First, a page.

Finally, from the question type perspective, the most popular QA systems are factoid models. A Factoid question (what, when, which, who, or how) is the one that could be answered with a simple fact presented by a single short text answer. However, recently a growing number of contributions exist on non-factoid QA systems and trends toward more intelligent systems that should be closer to human thinking and answering mechanisms. Besides factoid questions, many other questions could also be asked: list type questions, definition type questions, hypothetical type questions, causal and confirmation questions. It should be mentioned that the importance of the question type on the performance of QA systems is tremendous. Statistics present that even 36% of errors generated by QA systems occur due to wrong classifications of human queries. So, it is not enough to have a properly built QA system. Significant attention should also be made to the proper formulation and classification of natural language questions.

How do QA Systems Work?

An initial step for building a QA system is to create a representative base of knowledge. This base could be local and built from specific repositories (containing scientific papers, books) or based on using different web technologies and accessing a worldwide knowledge base through Internet services. Once the relevant knowledge base is provided, the design process of the QA structure can begin. Simply presented, most QA systems are based on three main functions: query processing and extraction of facts, document retrieval, and answer extraction (Fig. below).

To perform the fact extraction process, it is required that QA understands domain-specific data and can build indexes from keywords to match relevant documents that contain wanted facts. Fact extraction is based on two main features: entity extraction and relation extraction. Entity extraction involves finding facts’ types and meanings by using NLP algorithms and extracting nouns/entities from a text. The second fact extraction feature, relation extraction, is used for understanding how established entities relate individually and mutually within the text. In the beginning, a question processing algorithm transforms a natural language question into a search query. The question is parsed and tagged with appropriate tags: proper nouns, numbers, verbs, nouns, adjectives, punctuations, etc. If the tagged word is not of interest for building a search query, it is removed. In the following, it is shown in a simplified manner how the question processing is performed. For example, the question “Who is the CEO of Google?” should be transformed to the following query: “CEO Google”.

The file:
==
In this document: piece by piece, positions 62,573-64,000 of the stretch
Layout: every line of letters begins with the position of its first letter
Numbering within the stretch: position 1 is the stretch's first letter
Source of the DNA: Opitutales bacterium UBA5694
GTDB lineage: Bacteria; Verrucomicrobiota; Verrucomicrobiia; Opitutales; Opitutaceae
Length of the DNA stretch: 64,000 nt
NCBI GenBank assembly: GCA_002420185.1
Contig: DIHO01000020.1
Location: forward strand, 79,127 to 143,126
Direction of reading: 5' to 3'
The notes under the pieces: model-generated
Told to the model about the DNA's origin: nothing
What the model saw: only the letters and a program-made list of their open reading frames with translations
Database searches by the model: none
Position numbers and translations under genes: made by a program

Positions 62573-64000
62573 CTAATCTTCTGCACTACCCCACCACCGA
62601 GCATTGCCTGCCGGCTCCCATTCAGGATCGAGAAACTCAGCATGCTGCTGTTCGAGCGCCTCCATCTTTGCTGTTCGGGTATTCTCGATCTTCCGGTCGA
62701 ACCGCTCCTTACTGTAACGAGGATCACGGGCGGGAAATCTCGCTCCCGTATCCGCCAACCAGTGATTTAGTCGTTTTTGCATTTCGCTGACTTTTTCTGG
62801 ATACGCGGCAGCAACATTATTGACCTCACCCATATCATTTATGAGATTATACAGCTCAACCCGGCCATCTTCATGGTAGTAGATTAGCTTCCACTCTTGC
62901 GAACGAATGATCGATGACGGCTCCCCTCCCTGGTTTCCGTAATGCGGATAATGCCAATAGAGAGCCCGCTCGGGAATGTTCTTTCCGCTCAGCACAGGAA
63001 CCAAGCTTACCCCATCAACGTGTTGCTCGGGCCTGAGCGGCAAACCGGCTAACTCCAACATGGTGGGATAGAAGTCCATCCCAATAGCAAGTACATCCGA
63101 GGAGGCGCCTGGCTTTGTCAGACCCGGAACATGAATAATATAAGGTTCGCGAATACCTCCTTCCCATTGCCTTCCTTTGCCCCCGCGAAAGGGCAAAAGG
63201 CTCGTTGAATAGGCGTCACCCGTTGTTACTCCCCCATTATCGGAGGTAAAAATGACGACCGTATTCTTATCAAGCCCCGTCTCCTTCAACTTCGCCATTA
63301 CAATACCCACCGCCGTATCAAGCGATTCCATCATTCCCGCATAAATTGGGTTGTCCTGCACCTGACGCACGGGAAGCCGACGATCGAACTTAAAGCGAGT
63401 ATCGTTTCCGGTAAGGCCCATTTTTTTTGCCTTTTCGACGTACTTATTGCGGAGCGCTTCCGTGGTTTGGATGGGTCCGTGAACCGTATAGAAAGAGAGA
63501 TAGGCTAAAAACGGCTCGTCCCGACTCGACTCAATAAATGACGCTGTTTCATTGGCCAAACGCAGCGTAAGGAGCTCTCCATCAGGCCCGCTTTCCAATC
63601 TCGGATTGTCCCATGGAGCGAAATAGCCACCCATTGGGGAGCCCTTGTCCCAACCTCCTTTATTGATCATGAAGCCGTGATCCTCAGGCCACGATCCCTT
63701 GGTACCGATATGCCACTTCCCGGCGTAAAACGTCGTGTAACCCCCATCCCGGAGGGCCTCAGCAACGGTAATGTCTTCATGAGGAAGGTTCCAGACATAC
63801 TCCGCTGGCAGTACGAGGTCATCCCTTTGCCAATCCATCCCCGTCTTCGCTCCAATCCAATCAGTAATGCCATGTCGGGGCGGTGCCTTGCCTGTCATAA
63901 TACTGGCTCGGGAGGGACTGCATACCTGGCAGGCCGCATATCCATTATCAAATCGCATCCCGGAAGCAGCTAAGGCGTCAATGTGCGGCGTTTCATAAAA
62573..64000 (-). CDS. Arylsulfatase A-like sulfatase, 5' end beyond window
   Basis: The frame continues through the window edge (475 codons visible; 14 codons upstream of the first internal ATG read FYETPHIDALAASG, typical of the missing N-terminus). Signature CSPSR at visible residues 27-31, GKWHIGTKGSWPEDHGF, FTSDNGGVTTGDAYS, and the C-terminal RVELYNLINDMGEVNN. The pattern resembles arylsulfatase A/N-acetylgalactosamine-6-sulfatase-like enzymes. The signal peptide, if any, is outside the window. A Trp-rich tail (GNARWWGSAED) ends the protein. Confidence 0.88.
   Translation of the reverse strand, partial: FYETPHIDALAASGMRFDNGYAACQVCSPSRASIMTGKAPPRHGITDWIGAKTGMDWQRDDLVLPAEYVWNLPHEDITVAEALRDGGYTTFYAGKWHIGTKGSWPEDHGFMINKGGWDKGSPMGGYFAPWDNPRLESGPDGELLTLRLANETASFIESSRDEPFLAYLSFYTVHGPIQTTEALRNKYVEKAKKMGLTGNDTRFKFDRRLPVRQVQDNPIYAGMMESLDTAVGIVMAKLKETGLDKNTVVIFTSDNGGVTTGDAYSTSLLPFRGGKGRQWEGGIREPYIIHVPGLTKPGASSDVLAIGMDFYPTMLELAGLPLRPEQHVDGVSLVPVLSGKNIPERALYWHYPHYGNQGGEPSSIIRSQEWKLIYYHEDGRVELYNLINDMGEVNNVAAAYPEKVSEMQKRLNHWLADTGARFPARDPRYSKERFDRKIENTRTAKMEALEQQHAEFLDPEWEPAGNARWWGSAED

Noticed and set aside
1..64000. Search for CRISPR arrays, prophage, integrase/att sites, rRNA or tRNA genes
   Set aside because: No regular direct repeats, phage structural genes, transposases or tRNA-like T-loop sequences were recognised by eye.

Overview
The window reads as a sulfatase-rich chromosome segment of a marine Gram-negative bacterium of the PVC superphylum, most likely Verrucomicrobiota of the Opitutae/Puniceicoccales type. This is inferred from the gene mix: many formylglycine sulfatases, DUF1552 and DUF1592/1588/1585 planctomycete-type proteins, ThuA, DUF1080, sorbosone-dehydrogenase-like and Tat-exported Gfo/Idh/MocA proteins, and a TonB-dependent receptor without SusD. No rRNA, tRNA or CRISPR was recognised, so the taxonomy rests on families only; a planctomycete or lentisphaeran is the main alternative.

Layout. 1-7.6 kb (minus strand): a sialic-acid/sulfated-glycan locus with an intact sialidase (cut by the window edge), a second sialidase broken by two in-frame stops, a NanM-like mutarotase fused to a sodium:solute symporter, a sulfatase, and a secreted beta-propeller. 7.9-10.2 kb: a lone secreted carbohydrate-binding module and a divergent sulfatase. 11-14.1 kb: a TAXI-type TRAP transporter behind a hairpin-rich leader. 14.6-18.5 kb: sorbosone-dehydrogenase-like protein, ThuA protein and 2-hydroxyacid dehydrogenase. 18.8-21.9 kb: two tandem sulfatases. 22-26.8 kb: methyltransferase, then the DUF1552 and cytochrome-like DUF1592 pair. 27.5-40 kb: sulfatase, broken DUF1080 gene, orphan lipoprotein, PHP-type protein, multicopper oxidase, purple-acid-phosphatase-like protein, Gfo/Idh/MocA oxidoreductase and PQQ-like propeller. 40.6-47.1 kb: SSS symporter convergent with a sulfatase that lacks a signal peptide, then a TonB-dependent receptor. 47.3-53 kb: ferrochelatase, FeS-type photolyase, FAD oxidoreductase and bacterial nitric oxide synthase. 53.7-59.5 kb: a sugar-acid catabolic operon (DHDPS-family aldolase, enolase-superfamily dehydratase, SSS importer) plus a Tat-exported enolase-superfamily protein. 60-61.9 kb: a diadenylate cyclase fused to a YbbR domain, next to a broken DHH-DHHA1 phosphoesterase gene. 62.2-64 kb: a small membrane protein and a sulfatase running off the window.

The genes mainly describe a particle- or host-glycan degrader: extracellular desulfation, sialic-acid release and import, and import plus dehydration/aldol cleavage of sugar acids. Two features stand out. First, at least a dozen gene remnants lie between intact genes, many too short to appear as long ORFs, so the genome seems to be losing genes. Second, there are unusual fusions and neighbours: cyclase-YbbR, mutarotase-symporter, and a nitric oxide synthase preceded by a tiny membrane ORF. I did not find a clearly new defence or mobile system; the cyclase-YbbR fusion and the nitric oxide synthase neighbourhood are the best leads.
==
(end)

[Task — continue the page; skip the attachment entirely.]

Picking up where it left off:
After parsing and tagging of the question –

Who – Pronoun

is – auxiliary verb

the – determiner

CEO – noun

of  – adposition

Google – proper noun

? – punctuation

The question gets converted to its final query with the following parameters-

CEO – Noun

Google – Proper Noun

and with the goal of locating a Person

To present the fact extraction process through another example, consider the following sentence: “Ben is going to New York, USA”. A well-tuned QA system should extract the following information from the sentence:

  • Ben is an entity, type: person
  • New York is an entity, type: place
  • The USA is an entity, type: place
  • Ben is going to New York

After two fundamental fact extraction parts, Inference could be the following optional process. The inference feature is capable of generating new facts by extracting them from already existing facts. From the example above, the system can infer that: